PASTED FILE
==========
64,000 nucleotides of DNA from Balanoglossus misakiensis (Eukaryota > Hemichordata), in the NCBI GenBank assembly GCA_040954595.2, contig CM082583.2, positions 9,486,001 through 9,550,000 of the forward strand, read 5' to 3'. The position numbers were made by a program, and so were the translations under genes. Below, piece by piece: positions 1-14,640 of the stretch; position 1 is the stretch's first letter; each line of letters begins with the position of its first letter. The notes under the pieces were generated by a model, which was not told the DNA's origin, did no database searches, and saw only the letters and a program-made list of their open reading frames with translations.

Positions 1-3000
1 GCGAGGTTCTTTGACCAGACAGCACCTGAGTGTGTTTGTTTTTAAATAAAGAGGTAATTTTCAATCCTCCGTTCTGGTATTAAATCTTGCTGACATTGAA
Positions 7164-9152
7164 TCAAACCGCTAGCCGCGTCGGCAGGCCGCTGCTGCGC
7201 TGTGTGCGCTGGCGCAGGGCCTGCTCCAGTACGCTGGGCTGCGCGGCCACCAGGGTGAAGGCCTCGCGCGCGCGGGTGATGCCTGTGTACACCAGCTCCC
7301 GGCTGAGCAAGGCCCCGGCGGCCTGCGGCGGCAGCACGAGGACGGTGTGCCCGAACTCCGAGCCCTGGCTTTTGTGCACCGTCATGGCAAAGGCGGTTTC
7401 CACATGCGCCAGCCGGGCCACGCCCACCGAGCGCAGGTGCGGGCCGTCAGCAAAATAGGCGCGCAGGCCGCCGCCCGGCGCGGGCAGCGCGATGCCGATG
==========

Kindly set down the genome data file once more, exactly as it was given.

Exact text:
64,000 nucleotides of DNA from Balanoglossus misakiensis (Eukaryota > Hemichordata), in the NCBI GenBank assembly GCA_040954595.2, contig CM082583.2, positions 9,486,001 through 9,550,000 of the forward strand, read 5' to 3'. The position numbers were made by a program, and so were the translations under genes. Below, piece by piece: positions 1-14,640 of the stretch; position 1 is the stretch's first letter; each line of letters begins with the position of its first letter. The notes under the pieces were generated by a model, which was not told the DNA's origin, did no database searches, and saw only the letters and a program-made list of their open reading frames with translations.

Positions 1-3000
1 GCGAGGTTCTTTGACCAGACAGCACCTGAGTGTGTTTGTTTTTAAATAAAGAGGTAATTTTCAATCCTCCGTTCTGGTATTAAATCTTGCTGACATTGAA
Positions 7164-9152
7164 TCAAACCGCTAGCCGCGTCGGCAGGCCGCTGCTGCGC
7201 TGTGTGCGCTGGCGCAGGGCCTGCTCCAGTACGCTGGGCTGCGCGGCCACCAGGGTGAAGGCCTCGCGCGCGCGGGTGATGCCTGTGTACACCAGCTCCC
7301 GGCTGAGCAAGGCCCCGGCGGCCTGCGGCGGCAGCACGAGGACGGTGTGCCCGAACTCCGAGCCCTGGCTTTTGTGCACCGTCATGGCAAAGGCGGTTTC
7401 CACATGCGCCAGCCGGGCCACGCCCACCGAGCGCAGGTGCGGGCCGTCAGCAAAATAGGCGCGCAGGCCGCCGCCCGGCGCGGGCAGCGCGATGCCGATG